The 2012 presidential election season, having been unofficially underway since the day after the election of Barack Obama, began formally this week with the Iowa caucuses. If you pay attention to the candidates you hear a good deal about America and what it stands for. Mitt Romney, for example, just gave a speech inspired by the lyrics to the song “America the Beautiful,” although at least one report indicates he doesn’t embrace all of what it has to say. I don’t mean to single him out; he’s not the first politician to creatively misread a song’s message and won’t be the last. He, like everyone else, is entitled to his own interpretation of art and to his own view of what makes our country special. Whatever our differences, I think we can all agree that America is exceptional.

The thing is, so is every place else. Take the small nation of Belgium, which springs to mind only because I have relatives who live there. At first glance there’s not much to distinguish it from its neighbors, though it’s often recognized as having a chocolate center, figuratively speaking. It’s also arguably the greatest beer-brewing nation on earth. Digging deeper, did you know Belgium is steeped in the culture of comics? Steven Spielberg’s latest movie action hero, Tintin, who has sold over 200 million books, is a Belgian native, as are the Smurfs. That’s just one thread in a grander tapestry—Belgium turns out to have a distinctively off-kilter creative tradition that also manifests itself in literature and the visual arts. Rene Magritte’s surrealist paintings are familiar, even if his nationality isn’t. This outlook of smirking strangeness may stem from the country’s bifurcated status. It’s really two countries in one, Wallonia and Flanders. They’re joined by a common national border, but separated within it by language (French and Dutch, respectively) and government. In some places, Walloonian-administered regions encircle parts of Flanders which in turn encompass tinier Walloon outposts. Laws change from block to block, and there are even homes and businesses that are divided in half. When it’s closing time one one side of the bar, you can pick up your drink, cross the room and carry on. Everywhere you look you find another unique facet, and the same is true of every other nation on the globe.

I guess that’s why I’m such a fan of a yearly anthology series that’s being produced by Dalkey Archive Press. The latest installment, Best European Fiction 2012, has just come out, and it introduces the American audience to stories from 34 different regions on the continent, selected and edited by someone who’s the perfect choice for such a project. Aleksandar Hemon grew up in the former Yugoslavia, visited the US as a young man, and found himself unable to return to his home when war broke out there in the 1990s. He not only became a speaker of English, but an award-winning writer of the language. He’s an active participant in the literary communities on both sides of the Atlantic, and there’s no one better equipped to recognize excellent prose, whatever its origin.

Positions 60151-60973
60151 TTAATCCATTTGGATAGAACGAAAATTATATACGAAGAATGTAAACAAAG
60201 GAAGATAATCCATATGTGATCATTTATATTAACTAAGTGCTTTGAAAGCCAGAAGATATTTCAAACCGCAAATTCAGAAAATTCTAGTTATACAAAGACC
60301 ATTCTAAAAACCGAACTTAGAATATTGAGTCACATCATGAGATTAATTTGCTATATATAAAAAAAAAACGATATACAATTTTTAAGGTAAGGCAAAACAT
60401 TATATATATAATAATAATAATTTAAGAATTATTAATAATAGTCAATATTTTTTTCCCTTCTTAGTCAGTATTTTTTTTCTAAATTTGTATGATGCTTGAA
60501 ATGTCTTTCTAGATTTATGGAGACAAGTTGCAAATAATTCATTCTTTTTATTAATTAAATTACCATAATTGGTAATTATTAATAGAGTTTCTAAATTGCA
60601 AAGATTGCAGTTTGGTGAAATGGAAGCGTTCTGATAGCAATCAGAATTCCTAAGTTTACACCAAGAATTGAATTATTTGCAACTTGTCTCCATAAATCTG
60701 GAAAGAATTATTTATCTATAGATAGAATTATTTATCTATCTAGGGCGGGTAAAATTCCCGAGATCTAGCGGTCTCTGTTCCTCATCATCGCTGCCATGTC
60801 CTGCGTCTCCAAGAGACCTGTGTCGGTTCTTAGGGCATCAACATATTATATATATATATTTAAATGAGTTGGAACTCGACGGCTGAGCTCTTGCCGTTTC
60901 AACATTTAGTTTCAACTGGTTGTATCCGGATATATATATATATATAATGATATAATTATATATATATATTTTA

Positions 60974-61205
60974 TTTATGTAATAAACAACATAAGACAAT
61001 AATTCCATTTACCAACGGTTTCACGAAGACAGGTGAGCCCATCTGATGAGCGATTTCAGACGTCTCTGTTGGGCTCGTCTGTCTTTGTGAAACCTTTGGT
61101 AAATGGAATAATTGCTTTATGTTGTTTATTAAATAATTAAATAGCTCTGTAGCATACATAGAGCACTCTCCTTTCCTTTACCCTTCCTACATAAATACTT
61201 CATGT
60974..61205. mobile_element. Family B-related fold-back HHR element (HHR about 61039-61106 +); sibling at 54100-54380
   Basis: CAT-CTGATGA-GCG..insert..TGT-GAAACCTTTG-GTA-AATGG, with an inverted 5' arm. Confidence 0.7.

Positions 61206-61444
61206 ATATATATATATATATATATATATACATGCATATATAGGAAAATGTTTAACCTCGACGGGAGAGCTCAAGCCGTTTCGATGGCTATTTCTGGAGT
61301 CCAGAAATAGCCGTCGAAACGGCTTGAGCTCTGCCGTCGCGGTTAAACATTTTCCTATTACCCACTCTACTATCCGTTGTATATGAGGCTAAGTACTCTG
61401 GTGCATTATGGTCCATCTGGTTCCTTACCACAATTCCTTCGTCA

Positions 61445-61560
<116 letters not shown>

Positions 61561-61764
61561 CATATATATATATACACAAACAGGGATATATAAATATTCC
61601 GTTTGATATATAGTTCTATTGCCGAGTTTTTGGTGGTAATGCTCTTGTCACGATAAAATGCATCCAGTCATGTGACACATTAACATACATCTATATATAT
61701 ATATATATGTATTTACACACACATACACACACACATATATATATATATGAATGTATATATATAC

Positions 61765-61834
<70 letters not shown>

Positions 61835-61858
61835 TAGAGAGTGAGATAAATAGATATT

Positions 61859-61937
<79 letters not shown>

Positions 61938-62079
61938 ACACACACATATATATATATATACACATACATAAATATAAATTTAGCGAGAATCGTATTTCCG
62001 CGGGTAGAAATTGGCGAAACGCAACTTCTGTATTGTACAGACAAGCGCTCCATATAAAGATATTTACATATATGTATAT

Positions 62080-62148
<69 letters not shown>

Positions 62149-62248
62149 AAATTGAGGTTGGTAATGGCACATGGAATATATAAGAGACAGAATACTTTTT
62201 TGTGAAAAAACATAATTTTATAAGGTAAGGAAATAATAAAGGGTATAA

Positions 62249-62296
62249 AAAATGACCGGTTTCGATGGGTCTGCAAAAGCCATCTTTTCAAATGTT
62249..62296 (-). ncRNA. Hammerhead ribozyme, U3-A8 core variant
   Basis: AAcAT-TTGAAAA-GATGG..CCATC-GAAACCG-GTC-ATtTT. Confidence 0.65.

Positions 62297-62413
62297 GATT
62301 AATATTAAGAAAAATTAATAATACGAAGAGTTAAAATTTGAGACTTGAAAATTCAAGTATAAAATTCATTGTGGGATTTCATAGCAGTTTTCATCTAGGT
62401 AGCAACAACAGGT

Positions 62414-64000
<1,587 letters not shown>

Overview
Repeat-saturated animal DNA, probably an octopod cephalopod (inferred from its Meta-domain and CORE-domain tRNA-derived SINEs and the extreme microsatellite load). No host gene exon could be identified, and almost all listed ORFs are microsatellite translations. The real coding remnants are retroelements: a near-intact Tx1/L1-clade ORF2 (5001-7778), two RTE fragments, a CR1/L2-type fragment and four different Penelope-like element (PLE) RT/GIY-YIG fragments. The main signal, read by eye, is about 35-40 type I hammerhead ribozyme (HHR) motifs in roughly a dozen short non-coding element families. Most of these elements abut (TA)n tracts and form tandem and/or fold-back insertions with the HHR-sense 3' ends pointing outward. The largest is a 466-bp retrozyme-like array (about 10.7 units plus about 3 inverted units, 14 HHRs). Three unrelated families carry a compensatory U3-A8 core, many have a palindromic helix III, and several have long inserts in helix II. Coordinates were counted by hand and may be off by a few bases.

Mind you, I’m not suggesting you should pick up a copy of BEF 2012 out of anthropological interest. It’s a rich collection of fiction that does exactly what storytelling is supposed to do, entertain, enlighten, and establish a connection to those around us, however flawed they may be. As the introduction puts it, each piece provides “a sense of kinship in the belief that human lives, thoughts, and feelings always matter.” It’s always hard to comment on an anthology like this without checking off every story one by one and giving it a rating, and even that approach isn’t very useful since every reader will find an individual favorite anyway, so apologies for the very general review I’m giving here: This book is really, really good. What puts it above even the admirable Best American Short Stories series for me is that it offers a bit extra—the quality is the same (as it should be when you skim the cream from an entire continent) and the topics are familiar, but it stretches your boundaries in every direction. The perspectives are a little fresher, the forms are a touch more innovative, and the results surprise you just a little more. 

A recent non-fiction collection offers satisfaction along the same lines. Dubravka Ugresic’s book of essays, Karaoke Culture, takes on the vapid world of pop artifice that all of us in the developed world share in the 21st century, but with an outsider’s twist. She too is a former Yugoslav who no longer has a homeland and considers herself a kind of vague European ghost, currently residing in the Netherlands. She’s always smart and usually quite funny, almost an intellectual Dave Barry. For a taste of her style, sample this assault on the ubiquitous hotel minibar, “a dollhouse for grown men.” Hers is an inimitable voice, and her writing will have you nodding and saying, “I know exactly what she means,” right up till she makes you realize, “I’ve never thought of that before.” 

It’s that mental transition that makes reading fun for me, and when I’ve gone too long without finding a book that makes it happen, that’s when I feel I’m in a rut. If you find yourself in that situation, try one of the titles I’ve mentioned here, or something else from somewhere exceptional.

—James